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capable of admission into the kingdom of heaven? Relying on the mercy of God, (though uncovenanted mercy is all upon which they can, in this instance, place any just dependence) they will doubtless answer, Yes.

But persons who are capable of the greater, are certainly capable of the less, which is contained within it. If through Divine mercy, then, unbaptized children are capable of admission into the kingdom of God in heaven, they are surely capable, through the same mercy, of admission into the Church, which is the kingdom of God on earth. If they are capable of receiving the fulness of Divine mercy, in the possession of everlasting blessedness in heaven; where Christ has told us, their angels continually behold his Father's face; they are surely capable of being admitted into that Church membership which was designed only as preparatory to it.

Although infants, therefore, should not suffer for the negligence, obstinacy, or self-opinion, of their parents; yet parents would do well to consider what may be the consequence to themselves, for showing less attention to the spiritual condition of their children, than God has done; by straitening that covenant, which, in the original delivery of it, was expressly extended to them; and, in the Jewish Church, scrupulously continued to them. At the same time they may remember, that though the child of Moses suffered no punishment for the delay of his circumcision, yet the father very narrowly escaped it on a memorable occasion.t

But it may be observed further, in answer to
* Matth. xviii. 10.
+ Exod. iv. 24.

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hose who object to the admission of infants to haptism on account of incapacity, that the Jewish, infants were admitted into the covenant by circum-, cision at eight day's old, by God's express command. That there is the same reason for infants of Christian parents to be admitted to baptism, is to be thus proved.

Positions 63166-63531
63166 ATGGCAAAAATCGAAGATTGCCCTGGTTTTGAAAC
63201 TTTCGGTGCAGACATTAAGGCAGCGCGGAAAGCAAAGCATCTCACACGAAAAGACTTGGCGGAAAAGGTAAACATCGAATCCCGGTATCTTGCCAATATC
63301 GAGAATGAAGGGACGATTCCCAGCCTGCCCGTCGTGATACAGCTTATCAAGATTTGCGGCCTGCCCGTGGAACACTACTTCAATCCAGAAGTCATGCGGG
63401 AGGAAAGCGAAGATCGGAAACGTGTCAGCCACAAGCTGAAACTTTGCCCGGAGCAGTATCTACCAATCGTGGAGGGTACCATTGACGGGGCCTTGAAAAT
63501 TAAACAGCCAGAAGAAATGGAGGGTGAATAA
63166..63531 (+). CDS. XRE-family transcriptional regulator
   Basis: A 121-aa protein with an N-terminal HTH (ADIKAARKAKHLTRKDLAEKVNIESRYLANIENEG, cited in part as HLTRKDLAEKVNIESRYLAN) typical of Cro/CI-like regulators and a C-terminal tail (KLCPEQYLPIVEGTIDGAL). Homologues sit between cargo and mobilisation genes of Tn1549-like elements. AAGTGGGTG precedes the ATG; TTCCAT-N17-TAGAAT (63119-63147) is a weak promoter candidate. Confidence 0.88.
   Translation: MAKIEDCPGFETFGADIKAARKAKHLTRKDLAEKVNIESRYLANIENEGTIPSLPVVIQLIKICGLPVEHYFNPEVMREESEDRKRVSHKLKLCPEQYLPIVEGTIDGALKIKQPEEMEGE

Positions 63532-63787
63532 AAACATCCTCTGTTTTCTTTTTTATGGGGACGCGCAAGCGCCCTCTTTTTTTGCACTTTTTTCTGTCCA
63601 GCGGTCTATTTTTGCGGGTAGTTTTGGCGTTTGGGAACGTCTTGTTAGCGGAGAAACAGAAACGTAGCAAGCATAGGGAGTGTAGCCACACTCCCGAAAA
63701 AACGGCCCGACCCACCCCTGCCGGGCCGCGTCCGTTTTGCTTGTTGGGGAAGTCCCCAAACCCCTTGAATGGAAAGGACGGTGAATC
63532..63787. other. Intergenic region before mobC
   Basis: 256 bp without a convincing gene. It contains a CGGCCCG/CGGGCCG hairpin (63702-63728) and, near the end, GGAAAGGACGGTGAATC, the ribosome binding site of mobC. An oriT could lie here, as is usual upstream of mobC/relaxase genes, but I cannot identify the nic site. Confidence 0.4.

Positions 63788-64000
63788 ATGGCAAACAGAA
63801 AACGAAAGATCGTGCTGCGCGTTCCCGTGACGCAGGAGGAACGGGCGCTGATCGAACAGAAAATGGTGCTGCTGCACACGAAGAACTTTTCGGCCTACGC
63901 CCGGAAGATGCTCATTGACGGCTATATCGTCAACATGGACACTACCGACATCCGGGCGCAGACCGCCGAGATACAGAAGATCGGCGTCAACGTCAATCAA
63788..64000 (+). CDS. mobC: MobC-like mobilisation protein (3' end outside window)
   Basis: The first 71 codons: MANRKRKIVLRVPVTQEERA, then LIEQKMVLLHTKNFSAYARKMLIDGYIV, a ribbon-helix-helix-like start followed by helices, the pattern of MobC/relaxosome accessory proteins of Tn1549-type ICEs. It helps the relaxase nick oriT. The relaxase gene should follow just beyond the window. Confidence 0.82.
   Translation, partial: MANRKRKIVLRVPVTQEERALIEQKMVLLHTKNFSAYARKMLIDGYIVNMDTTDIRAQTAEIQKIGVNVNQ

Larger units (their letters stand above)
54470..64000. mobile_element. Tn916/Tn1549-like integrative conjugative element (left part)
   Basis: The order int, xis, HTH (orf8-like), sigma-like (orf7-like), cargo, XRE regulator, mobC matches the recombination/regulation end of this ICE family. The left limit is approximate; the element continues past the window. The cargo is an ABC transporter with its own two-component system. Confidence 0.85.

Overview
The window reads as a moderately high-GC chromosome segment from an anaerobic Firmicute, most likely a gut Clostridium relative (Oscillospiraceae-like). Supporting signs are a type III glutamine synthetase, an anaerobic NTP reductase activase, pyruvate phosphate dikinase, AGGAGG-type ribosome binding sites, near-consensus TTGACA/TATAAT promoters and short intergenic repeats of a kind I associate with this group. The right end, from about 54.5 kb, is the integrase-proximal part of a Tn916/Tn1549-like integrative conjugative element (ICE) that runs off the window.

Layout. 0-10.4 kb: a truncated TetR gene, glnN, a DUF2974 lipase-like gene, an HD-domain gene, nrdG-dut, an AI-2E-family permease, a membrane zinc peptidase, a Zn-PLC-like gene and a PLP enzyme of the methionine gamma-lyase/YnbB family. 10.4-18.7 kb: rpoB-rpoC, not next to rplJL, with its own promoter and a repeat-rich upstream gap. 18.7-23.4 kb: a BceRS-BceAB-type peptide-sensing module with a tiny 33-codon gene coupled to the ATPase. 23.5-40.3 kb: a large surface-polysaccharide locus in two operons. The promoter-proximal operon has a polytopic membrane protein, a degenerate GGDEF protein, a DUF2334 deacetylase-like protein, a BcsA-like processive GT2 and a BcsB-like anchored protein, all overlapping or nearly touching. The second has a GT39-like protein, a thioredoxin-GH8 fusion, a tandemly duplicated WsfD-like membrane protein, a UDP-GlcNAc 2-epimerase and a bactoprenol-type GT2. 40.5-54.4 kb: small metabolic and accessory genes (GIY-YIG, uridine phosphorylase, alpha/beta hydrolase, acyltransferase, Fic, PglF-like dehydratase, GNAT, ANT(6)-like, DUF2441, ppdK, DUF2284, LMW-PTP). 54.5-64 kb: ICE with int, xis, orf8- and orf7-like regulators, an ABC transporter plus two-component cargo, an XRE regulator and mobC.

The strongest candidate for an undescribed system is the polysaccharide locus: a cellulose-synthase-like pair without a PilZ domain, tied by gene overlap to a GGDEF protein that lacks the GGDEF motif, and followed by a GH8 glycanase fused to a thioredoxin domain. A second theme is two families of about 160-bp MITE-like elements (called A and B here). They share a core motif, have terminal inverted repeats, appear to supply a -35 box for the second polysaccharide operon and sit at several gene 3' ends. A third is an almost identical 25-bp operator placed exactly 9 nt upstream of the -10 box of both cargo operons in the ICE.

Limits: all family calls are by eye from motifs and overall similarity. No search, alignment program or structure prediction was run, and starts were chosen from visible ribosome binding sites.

The covenant entered into by God with Abraham* was, as St. Paul plainly tells us, the Gospel covenant. "The scripture, (says the Apostle) foreseeing that God would justify the heathen through faith, preached before the Gospel to Abraham," delivered beforehand the glad-tidings of that event to Abraham in the following words: “In thee shall all the nations of the earth be blessed." "Now to Abraham and his seed were the promises made. He saith not, And to seeds, as of many; but as of one: And to thy seed, which is Christ. This I say, that the covenant that was confirmed before of God in Christ; the law which was four hundred and thirty years after cannot disannul, that it should make the promise of none effect.”† "From these words, which distinguish so plainly between the covenant which God made with Abraham, or the promise which he made unto him, and the law; it is evident, that the beginning of the Jewish Church, purely considered as a Church, is to be dated from the covenant which God made with Abraham; and therefore, in the second place, the way to find out the nature of the Abrahamical or pure Jewish Church, is to consider the nature promise upon which which it was

of the covenant or

* Gen. xvii.

+ Gal, iii. 8, 16, 17.



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founded; and if we examine the scriptures, we shall find, that it was an Evangelical covenant, for substance the same with that which is since made betwixt God and us, through Christ. This will appear upon a review of those scriptures, which teach us, That faith was the condition of this Abrahamical covenant; that it was made with Abraham,* as the father of the faithful, and in him with all believers, with his spiritual as well as carnal seed, proceeding from him by spiritual as well as carnal generation; and that the blessings or promises of this covenant belonged unto them upon the same account of their faith.Ӡ